While travelling to your favourite international destination, you do need a visa. But what about Schengen countries? They would require a Schengen visa.
But before you opt for that, you should know that you need a different travel insurance to obtain the visa.
How do you get the Schengen travel insurance? And why did this all begin?
Let’s find out.
The Schengen Agreement
Schengen travel insurance coverage
How is Schengen travel insurance different? Travel insurance is mandatory for Schengen visa countries. With this visa, as a visa holder, you can travel to any or all member countries using one single visa. This prevents all hassles and expense of obtaining individual visas for each country. This is particularly beneficial for persons who wish to visit several European countries during the same trip.
Travelers should get visa from the consulate of the country of their main destination. If the main destination is not determined, then the first country that you enter would be responsible for granting your visa.
Many travellers may be unaware about a crucial step in obtaining the Schengen visa application process. And that is they need to provide proof of health insurance to obtain it. This special insurance is designed to pay expenses that may arise in connection with repatriation for medical reasons, emergency hospital treatment or urgent medical attention.
Two different Schengen visas
Those who wish to travel to any one or several Schengen countries should have the Schengen visa application. But a pre-requirement to get the visa would be having adequate and valid Schengen Travel Insurance. Without proper travel insurance, the visa won’t be issued.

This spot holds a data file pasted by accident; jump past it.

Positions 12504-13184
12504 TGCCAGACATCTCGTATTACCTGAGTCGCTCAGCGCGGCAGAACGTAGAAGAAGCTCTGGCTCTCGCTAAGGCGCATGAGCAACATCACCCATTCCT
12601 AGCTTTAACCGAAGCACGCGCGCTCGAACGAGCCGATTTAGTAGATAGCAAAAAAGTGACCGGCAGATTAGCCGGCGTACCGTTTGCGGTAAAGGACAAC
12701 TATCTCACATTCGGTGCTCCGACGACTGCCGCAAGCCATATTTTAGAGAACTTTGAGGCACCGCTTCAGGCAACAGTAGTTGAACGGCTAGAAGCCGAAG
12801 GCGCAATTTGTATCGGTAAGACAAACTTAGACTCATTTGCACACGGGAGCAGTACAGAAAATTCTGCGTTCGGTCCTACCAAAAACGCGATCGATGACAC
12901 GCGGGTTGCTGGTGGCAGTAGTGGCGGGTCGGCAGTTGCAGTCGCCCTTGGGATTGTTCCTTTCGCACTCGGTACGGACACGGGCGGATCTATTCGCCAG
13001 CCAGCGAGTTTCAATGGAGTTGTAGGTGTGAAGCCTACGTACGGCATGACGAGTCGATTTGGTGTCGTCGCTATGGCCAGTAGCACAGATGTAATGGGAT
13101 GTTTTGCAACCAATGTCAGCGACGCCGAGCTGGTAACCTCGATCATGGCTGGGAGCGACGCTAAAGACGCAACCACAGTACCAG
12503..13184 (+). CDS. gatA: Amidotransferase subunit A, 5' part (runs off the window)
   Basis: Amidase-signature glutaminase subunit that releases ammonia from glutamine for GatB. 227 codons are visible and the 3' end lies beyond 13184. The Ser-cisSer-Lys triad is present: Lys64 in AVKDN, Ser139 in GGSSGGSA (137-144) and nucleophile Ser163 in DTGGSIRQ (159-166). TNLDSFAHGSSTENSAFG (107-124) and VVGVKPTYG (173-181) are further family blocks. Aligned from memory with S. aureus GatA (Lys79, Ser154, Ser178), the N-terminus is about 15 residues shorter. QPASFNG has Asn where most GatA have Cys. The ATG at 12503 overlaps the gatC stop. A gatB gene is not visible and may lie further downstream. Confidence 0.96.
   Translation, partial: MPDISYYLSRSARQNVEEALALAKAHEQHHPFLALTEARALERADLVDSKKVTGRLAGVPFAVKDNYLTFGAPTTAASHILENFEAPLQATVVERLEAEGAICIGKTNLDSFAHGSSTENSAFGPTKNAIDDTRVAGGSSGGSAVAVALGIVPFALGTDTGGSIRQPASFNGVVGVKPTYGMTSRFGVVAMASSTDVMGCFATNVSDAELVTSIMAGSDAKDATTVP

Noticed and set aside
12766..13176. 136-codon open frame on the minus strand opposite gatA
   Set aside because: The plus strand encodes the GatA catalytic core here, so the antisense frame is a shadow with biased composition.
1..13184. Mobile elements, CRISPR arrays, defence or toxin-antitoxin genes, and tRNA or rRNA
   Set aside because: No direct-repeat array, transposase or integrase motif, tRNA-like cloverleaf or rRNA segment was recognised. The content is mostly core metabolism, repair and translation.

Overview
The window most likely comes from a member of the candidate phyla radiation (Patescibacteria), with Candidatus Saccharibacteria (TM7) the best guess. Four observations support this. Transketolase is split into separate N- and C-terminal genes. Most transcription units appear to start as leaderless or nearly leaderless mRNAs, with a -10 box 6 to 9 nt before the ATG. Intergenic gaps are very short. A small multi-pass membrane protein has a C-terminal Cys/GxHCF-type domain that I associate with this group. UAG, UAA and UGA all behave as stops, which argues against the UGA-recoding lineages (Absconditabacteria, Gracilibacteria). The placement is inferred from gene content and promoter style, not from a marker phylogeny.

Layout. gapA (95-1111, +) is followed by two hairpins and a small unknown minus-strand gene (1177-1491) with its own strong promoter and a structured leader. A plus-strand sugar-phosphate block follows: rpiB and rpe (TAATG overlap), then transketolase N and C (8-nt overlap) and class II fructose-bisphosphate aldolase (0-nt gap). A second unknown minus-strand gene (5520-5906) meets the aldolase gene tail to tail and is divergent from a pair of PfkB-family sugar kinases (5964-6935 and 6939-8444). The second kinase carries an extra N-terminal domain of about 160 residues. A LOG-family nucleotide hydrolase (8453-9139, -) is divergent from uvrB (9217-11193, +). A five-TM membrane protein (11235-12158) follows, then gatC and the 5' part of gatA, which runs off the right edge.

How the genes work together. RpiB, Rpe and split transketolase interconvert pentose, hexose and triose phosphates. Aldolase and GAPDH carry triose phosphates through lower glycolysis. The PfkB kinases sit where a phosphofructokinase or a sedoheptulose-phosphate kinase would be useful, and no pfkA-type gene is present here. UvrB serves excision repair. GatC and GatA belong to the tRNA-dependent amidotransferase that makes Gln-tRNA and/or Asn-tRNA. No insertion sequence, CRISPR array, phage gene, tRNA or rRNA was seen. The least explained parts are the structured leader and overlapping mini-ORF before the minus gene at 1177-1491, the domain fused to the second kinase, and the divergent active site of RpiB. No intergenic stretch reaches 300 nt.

Schengen visas are classified into two types:
- The short stay visa (category C)
Being one of the most common Schengen visa, this one is issued for reasons such as tourism, family, business, or private visit or to get married.
- The transit visa (category B)
This visa allows travellers from one outside State to another outside State to pass through the territories of the Schengen states.
Last is the airport transit visa (Category A). This one does not require travel insurance.
Though most Schengen countries are in Europe, not all European Union (EU) countries are Schengen countries. Schengen and EU demarcate two different agreements between European countries.
There are certain states that do not belong to the Schengen area. Two of them being primary members of the European Union (the United Kingdom and Ireland). Two other countries, Norway and Iceland, who aren’t members of the European Union, are also part of the Schengen area. When it comes to France and the Netherlands, the Schengen agreement only applies to their European territories.
Now that you know about the Schengen travel insurance, make sure you opt for it before travelling to any of the Schengen countries.
Insurance is the subject matter of solicitation